Elvira is a larger-than-life figure: Unafraid of death — of anything, really — she wears velour track suits and sprays passing cop cars with her garden hose. “Grandma jokes all the time and if she’s being serious she half-jokes,” Swiv writes. Elvira home-schools her in “How to Dig a Winter Grave,” sudoku, dream analysis and math, making up problems like calculating when their heights will meet (the solution to all equations, according to Elvira, being “who knows”).
Swiv’s voice sounds far older than her 9 years, which is understandable given the responsibility she shoulders. She cares for her grandmother, tending to her “hard, crispy feet,” lifting up her rolls of flesh to bathe her, combing back her soft white baby hair, serving as “Grandma’s human walker,” measuring out her heart medications and picking up the pills Elvira scatters with a gleeful “Bombs away!” Swiv’s anxieties pulse under the narration — she knows her grandmother will die, and worries her mother will kill herself as Swiv’s aunt and grandfather did. The book holds onto the past while leaving it beneath the veil — the methods of those suicides are referenced only inscrutably, the Mennonites are named only as the “town of escaped Russians,” Elvira’s native Plautdietsch is referred to only as her “secret language.” The real pathos of the book is in the present tense, in the child who grows up too fast.
Toews’s flavor profile of choice is the bittersweet, the tragicomic. “He looked sad and happy at the same time. That’s a popular adult look,” Swiv notes. “Do you know Shakespeare’s tragedies?” Elvira asks. “People like to separate his plays into tragedies and comedies. Well, jeepers creepers! Aren’t they all one and the same?” The deeper the wound, the more urgent the imperative toward the light. This book lives so much further from the flame than some of Toews’s others that the sweet threatens to overpower the bitter, to edge toward the saccharine. The pregnant mother, the dying grandmother — the end is in sight from the beginning, and Toews doesn’t steer away from a climax that knots the bow too perfectly. Elvira is the name of Toews’s real mother, for whom the book is a love song, without anger, though with a lot of pain. “Mom and Grandma know things about each other that they just have to contend with because that’s how it is,” Swiv writes. “They don’t mind. They know each other.” If the book’s overwhelming tenderness makes the reader cry, they’ll be, as Swiv’s mother teaches her, “tears of happiness.”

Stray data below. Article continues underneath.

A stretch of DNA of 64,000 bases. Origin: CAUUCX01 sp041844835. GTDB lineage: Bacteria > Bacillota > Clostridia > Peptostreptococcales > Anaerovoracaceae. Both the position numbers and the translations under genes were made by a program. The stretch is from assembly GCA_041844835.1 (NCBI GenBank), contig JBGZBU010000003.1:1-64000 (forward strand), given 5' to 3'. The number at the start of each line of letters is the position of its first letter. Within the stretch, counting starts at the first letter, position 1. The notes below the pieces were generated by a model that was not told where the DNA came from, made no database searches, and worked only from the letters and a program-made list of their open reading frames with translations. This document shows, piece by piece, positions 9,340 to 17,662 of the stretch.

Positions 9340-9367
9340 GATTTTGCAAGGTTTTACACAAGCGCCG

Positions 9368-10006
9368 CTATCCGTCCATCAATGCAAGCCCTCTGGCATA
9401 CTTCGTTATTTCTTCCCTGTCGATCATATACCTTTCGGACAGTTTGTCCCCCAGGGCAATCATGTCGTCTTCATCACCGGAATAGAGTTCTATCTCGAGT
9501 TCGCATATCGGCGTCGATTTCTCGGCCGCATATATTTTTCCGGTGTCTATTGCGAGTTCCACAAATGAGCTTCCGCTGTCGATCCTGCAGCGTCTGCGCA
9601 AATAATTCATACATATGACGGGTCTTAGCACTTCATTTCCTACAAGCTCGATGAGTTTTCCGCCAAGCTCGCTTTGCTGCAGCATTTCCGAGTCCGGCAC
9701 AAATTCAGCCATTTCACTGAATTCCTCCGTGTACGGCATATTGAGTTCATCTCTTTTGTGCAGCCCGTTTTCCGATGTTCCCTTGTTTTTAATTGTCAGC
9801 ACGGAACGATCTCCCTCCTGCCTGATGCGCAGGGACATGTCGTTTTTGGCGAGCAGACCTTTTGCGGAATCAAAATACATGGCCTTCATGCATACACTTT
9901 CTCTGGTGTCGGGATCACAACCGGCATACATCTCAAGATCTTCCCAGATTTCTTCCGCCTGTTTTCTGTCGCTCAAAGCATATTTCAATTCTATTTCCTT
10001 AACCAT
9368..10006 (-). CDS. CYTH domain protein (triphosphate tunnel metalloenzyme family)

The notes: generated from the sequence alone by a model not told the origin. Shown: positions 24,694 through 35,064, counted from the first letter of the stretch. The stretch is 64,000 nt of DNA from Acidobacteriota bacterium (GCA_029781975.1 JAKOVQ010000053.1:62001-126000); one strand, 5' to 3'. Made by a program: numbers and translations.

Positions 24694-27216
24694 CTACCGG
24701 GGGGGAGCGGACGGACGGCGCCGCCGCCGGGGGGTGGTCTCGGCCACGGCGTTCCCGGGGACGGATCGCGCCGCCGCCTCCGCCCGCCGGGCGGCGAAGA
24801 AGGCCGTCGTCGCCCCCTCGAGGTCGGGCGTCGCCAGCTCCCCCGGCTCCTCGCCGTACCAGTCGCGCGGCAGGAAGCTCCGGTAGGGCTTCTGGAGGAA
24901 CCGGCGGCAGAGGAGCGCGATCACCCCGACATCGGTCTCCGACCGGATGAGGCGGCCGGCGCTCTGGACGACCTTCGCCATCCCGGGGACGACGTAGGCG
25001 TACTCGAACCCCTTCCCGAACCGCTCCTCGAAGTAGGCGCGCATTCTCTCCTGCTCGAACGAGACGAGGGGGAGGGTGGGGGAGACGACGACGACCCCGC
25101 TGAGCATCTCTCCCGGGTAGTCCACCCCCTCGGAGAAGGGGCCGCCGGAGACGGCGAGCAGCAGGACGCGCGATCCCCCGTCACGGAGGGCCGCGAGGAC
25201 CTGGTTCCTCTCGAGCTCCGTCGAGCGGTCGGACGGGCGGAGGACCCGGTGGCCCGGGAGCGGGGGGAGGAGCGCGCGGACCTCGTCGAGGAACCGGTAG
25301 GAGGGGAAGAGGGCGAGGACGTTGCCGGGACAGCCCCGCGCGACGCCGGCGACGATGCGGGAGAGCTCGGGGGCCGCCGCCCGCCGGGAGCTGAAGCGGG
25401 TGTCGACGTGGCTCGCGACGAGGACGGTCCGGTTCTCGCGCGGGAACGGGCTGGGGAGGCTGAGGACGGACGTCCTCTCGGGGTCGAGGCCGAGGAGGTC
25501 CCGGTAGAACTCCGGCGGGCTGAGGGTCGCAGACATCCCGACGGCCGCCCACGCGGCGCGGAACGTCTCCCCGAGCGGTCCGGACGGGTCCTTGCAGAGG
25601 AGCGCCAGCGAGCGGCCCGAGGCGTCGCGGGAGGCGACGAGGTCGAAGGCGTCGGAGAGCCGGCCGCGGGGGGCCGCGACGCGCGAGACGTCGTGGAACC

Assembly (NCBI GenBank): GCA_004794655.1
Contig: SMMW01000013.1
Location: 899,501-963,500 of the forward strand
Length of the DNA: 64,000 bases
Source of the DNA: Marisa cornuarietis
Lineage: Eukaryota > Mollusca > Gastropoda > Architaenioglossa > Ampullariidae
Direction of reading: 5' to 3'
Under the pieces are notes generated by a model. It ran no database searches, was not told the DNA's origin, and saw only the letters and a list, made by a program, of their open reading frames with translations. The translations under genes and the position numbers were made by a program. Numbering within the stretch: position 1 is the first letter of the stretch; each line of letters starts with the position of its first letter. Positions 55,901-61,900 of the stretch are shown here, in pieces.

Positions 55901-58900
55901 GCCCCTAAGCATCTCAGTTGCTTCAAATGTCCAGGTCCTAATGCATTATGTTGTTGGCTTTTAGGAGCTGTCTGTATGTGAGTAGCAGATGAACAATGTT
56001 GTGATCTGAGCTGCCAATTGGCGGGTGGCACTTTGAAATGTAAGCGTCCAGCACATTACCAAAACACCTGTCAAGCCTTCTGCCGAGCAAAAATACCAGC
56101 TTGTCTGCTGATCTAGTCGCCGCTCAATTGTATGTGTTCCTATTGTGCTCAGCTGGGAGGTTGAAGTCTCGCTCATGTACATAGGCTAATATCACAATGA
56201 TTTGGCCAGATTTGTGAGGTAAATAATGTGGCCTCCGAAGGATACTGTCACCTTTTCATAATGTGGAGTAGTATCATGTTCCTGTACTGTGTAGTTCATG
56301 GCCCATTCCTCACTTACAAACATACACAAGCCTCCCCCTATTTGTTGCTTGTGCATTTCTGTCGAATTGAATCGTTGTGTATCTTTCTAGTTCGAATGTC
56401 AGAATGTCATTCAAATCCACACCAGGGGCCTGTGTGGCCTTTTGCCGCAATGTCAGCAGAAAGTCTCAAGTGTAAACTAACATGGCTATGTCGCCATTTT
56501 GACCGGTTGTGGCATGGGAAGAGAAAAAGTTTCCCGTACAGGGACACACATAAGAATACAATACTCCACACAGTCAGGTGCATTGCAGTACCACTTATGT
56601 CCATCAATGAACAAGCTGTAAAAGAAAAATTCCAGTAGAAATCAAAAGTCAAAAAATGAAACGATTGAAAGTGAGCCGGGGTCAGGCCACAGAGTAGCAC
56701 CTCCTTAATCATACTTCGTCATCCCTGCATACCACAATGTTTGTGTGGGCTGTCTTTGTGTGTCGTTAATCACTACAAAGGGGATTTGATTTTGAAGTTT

One of the foundational tenets of the Mennonites is pacifism, to which the novel feels like an explicit reaction. “We’re a family of fighters,” both Swiv’s mother and grandmother tell her. In Toews’s previous novel, “Women Talking,” the women of a Mennonite colony in Bolivia debate how they will respond to a series of horrific rapes. They give themselves two options: stay and fight or leave. They go, unable to conceive of what it would mean to fight. In “Fight Night,” the women understand that it means to survive. “Joy, said Grandma, is resistance,” Swiv writes. “Oh, I said. To what? Then she was off laughing again and there was nothing anybody could do about it.”